Is it OK to fat-shame Donald Trump?

01:31 - Source: CNN
Donald Trump weighs in on weight

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Lindsey Averill: Donald Trump is a fat-shamer, and that is puzzling because he's a fat man; I say this not derisively, but as a fact

She says fat shaming has real and negative impact on lives, is linked to job and social discrimination, depression, suicide

Editor’s Note: Lindsey Averill, a PhD candidate in comparative studies at Florida Atlantic University, is co-creator of Fattitude the movie,and regularly writes for media outlets such as, xojane, The Huffington Post, Alternet and Bustle. Follow her on Twitter. The opinions expressed in this commentary are solely those of the author.

CNN —  

If you’re new to the body-positive conversation, fat-shaming might feel like a buzz word – but it’s a real thing, and it has very real consequences. Fat people experience systemic prejudice that is on par with racism and sexism – and by that I mean that statistical data documents that fat people are confronted with oppressive bias in economic, educational, medical, and social spaces.

Lindsey Averill
Alexis D Photography
Lindsey Averill

Beyond this, hatred of fat people like that expressed by Donald Trump is markedly understood by psychologists as contributing to low self-esteem, anxiety, depression and suicidal behavior in young people.

In his career as a public figure, Trump has openly fat-shamed a number of women including Rosie O’Donnell, Kim Kardashian, Jennifer Lopez, and former Miss Universe, Alicia Machado (most recently, twice in 24 hours). And, at the recent presidential debate, he conjured a visual on how cyber threats to national security might well be conducted by “somebody sitting on their bed that weighs 400 pounds,” a comment that, to say the least, reinforces negative ideas about fat people and their trustworthiness.

Most of us already know that in general, Trump deals in insults and degradation. Demeaning fat people, representing them as “less than,” is one of the terrible tools in his arsenal.

That said, unlike all the other verbal violence that Trump deploys, there is something really weird about his distaste for us larger-bodied folk: his failure to realize that he’s a fat man.


To be clear, when I call Trump fat I mean him no insult – because as far as I am concerned fat is a neutral descriptor, a term that deals only in simple facts—akin to noting I have brown eyes and brown hair. Assuming fatness as bad is a byproduct of a culture that already is on board with Trump’s thinking, positioning some – in this case thin people - as deserving of respect, and positioning others as unworthy of kindness, care and equal treatment.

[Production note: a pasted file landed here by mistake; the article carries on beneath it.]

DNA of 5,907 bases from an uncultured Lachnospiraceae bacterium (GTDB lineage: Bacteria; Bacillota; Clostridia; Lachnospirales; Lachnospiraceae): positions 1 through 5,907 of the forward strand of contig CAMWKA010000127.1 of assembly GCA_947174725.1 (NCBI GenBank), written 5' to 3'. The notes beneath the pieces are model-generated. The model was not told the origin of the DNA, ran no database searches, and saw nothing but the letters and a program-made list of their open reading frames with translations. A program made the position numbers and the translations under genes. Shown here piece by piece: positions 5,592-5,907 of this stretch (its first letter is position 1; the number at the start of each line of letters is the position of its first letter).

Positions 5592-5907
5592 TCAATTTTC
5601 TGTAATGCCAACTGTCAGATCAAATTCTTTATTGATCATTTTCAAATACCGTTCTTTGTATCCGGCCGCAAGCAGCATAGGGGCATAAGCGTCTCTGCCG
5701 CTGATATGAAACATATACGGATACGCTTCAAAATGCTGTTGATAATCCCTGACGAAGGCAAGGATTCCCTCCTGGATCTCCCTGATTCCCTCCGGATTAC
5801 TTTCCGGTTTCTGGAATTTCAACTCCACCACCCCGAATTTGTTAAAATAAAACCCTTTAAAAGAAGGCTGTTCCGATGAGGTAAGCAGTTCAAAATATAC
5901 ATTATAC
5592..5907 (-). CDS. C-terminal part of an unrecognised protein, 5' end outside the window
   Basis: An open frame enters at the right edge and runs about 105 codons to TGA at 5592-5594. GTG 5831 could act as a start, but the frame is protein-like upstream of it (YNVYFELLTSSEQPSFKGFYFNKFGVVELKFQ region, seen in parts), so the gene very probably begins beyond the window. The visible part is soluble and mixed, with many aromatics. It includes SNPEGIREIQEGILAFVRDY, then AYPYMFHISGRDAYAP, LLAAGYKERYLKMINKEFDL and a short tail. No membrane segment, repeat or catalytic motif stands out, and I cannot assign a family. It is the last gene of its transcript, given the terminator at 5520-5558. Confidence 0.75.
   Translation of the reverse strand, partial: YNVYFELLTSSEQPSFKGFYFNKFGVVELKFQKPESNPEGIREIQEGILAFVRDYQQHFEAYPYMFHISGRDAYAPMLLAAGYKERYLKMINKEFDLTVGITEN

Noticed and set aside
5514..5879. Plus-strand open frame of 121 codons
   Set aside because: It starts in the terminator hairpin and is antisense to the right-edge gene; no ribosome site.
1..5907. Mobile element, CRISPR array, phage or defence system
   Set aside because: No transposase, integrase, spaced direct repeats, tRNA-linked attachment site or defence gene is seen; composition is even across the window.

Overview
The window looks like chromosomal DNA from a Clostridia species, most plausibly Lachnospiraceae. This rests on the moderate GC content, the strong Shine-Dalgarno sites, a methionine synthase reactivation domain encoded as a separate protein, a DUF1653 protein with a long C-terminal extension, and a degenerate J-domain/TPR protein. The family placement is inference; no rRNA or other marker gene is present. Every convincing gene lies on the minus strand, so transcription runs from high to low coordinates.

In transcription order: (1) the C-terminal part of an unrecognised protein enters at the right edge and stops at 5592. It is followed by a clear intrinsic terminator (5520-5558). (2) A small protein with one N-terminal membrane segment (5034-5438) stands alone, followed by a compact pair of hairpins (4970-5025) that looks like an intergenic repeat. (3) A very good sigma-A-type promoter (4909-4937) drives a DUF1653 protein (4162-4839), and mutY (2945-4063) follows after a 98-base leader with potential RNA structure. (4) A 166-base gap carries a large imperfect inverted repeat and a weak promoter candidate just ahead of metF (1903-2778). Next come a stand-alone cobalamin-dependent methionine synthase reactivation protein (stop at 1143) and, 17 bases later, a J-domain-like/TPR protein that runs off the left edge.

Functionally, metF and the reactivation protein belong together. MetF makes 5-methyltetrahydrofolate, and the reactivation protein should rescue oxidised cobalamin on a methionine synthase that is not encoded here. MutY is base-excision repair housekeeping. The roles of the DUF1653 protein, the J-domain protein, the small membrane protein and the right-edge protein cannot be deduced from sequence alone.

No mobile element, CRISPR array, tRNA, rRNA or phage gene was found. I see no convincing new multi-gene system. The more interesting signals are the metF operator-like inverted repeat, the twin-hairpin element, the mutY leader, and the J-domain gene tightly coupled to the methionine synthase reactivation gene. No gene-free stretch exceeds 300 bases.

You would think that Trump, as a person of increased girth, might get it that representing people with fat bodies as slovenly, unmotivated, disgusting, unruly and amoral is a product of bias, but in this case no such luck. Trump’s failure to realize that demeaning fatness is an insult to himself may be part of his much larger issue of personal denial and an inability to differentiate between truth and self-serving falsifications.

Obviously, I am not a Trump supporter. I’m a believer in pursuing social justice for all people. Human dignity and human success require a life and a politics that favor individual generosity and national prosperity over personal greed. As far as I can tell, the Trump team doesn’t value the many over the few. Trump is divisive; he motivates loyalty with fear and encourages hatred. I find him to be unfit for office.

And yet, a month or so ago when life-sized naked Trump replicas were turning up around the country and people were jesting about the fatness of this man who, terrifyingly, wants to be president - I didn’t laugh. It doesn’t matter if I detest everything that Trump stands for, we cannot allow ourselves to slip into the trap of brandishing his fatness as a symbol of his hatefulness.

The October 10, 2016 cover of the New Yorker
Courtesy The New Yorker
The October 10, 2016 cover of the New Yorker

A recent cover of The New Yorker parodied Trump by presenting him as Miss Congeniality. The image presents Trump as a failed fat beauty queen, teary-eyed in heels and a swimsuit; it is already the veritable ‘talk of the town’ because it is calling attention to his hypocrisy. In this moment, it’s important to remember that beneath this joke at Trump’s expense are sexist and fat-shaming ideas.

To shame and pigeon-hole anyone based on appearance is wrong. Perhaps you remember this – it was something we all learned in kindergarten or maybe even earlier. Then, we proceeded to carve out lives in a world that perpetuates body-policing of all kinds and lost sight of the fact that mean-spirited comments have repercussions.

Shift the script. Step away from oversimplified stereotypes that make negative assumptions about fatness and fat people.

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    Trump shows disrespect towards people of all kinds. Give him a microphone and within minutes something racist, sexist, homophobic or xenophobic is bound to spill forth. So, his complete disregard for the consequences of treating fat people with demeaning brutality is no surprise.

    What IS a surprise? That so many Americans believe that this bully, badly in need of a serious dose of moral guidance, should be president – that’s flabbergasting.

    So, no, don’t fat-shame Trump. We are better than that.